June 2019 P2S Symposium Sessions

Opening Plenary: Why You Should Be Communicating Your Research With All Audiences

Bruce Lewenstein, Ph.D.

Professor of Science & Technology at Cornell University

Many funders require you to demonstrate “broader impacts.” That often gets translated to “give public talks.” And learning to communicate with diverse audiences is often sold as a “soft skill” useful no matter what direction your career goes. But a richer reason is that communication is the essence of scholarship. Your research doesn’t become reliable knowledge until multiple audiences have heard it, played with it, reacted to it, engaged with you about it. In the process, you learn to identify what’s important about your work. You also gather information from multiple sources, get new ideas, new perspectives, new insights. Oh, yeah, and along the way you get some useful professional skills and satisfy your funders.


Career Panel Discussion: Careers Leveraging Your Communication Skills

Ray Jayawardhana, Ph.D.

Moderator, Dean of the College of Arts & Sciences at Cornell University

Oné Pagán, Ph.D.

Panelist, Professor of Biology at Westchester University

Melanie Dreyer-Lude, M.F.A.

Panelist, Chair of Drama at University of Alberta

Rebecca Robbins, Ph.D.

Panelist, Postdoctoral Fellow at New York University Langone Medical Center and Co-Author of Sleep for Success


Career Mini-Panel Discussion: Careers in Museums, Non-Profits, and Libraries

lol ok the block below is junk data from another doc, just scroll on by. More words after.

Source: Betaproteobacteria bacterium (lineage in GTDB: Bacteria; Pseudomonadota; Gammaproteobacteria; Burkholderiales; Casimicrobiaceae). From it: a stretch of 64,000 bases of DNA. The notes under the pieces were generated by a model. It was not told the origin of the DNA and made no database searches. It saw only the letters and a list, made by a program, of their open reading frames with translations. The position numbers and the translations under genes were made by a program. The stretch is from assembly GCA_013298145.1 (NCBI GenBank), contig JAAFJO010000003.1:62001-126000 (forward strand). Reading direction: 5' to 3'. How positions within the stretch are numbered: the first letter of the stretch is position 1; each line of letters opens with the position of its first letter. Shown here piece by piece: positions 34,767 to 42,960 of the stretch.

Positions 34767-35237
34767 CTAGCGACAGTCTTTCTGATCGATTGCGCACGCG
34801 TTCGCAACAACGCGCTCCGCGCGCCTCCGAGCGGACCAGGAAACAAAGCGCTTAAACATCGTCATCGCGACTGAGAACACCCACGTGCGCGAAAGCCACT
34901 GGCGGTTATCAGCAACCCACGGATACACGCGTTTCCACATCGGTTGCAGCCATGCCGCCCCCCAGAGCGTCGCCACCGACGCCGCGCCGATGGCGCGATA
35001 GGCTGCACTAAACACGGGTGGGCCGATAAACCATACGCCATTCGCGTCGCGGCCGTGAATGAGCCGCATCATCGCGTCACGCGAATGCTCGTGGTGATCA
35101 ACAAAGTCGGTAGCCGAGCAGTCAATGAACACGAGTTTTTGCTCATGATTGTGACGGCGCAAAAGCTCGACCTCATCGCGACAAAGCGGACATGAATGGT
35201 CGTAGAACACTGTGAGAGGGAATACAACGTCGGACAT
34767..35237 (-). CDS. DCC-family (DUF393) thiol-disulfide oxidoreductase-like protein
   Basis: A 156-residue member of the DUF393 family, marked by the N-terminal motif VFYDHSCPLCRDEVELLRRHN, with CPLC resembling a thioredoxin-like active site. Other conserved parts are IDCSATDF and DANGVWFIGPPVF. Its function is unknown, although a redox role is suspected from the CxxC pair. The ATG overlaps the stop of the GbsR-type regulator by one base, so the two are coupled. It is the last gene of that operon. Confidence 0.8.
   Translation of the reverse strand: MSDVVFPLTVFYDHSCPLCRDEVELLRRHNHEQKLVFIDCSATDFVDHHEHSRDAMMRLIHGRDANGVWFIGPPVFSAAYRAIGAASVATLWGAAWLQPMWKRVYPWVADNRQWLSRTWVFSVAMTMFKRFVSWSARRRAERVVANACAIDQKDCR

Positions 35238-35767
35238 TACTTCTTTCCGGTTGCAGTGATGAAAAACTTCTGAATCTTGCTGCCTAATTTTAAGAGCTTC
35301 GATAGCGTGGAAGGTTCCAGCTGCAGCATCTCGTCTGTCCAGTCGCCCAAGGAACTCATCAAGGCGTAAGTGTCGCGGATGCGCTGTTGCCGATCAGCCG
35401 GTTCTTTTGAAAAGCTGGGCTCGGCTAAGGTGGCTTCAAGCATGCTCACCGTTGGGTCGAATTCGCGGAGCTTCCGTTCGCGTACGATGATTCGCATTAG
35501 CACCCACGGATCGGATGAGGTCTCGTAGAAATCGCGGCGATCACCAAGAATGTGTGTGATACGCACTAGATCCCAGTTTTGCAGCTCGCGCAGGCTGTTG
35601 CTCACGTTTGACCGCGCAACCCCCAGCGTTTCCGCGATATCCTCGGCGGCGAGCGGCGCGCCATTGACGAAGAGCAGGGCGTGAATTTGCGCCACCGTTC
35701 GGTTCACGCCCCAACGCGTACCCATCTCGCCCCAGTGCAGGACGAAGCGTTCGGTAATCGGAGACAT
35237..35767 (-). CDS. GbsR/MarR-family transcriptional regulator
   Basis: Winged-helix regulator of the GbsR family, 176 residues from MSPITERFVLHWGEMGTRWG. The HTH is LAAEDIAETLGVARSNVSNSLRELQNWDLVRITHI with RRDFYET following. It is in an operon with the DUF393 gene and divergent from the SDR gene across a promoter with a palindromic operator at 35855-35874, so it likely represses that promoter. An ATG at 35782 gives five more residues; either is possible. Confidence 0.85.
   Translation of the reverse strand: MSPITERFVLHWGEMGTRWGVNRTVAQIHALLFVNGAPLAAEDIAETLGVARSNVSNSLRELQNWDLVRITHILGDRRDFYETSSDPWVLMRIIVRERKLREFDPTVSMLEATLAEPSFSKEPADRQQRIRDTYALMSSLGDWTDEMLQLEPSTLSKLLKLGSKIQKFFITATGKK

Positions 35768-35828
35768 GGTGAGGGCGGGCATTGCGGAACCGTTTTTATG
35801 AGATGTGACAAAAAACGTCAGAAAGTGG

Denise DiRienzo, Ed.D.

Moderator, Experiential Program Director for the BEST Program at Cornell University

Anke Wessels

Panelist, Executive Director, Center for Transformative Action

Susanne Bruyere, Ph.D.

Panelist, Professor & Director of the Yang-Tan Institute at School of Industrial and Labor Relations at Cornell University

Christian Miller, M.L.I.S.

Panelist, Research and Instruction Librarian at Catherwood Library and Lecturer at School of Industrial and Labor Relations at Cornell University

Kate Addleman-Frankel

The Gary and Ellen Davis Curator of Photography, Johnson Museum of Art, Cornell University


Workshop: The Craft of Revision

Rachael Cayley, Ph.D.

Associate Professor at the Graduate Centre for Academic Communication, University of Toronto

In this session, we will discuss strategies for revising academic writing. I will begin by framing revision as the most powerful route to better writing. The ability to revise our own writing improves not just the final writing product, but also the writing process. Having a good handle on revision helps us get started with a writing project and then move through the multiple iterations necessary for strong final drafts. We will consider different types of revision and establish the optimal way to sequence the revision process. Throughout this presentation, there will be opportunities to raise writing questions and to practice relevant strategies. Academic writing is a crucial and challenging aspect of the research process; during our time together, we will explore why it is so hard and how revision can help us become more confident writers.


Workshop: Communicating Professional Boundaries – When and How You Can Say No!

Janna Lamey

Assistant Dean for Graduate Student Life at Cornell University

Marika Nell

Ph.D. Candidate in Civil and Environmental Engineering at Cornell University

To manage your most valuable resource, time, you have to balance your professional and personal priorities. Since you cannot do everything, you need to learn when and how to say no. Through small-group discussion, we will describe common barriers associated with saying no and develop a list of criteria to help you determine when to say no. Finally, leave the session with strategies that can help you be more confident and effective in the art of saying no to others.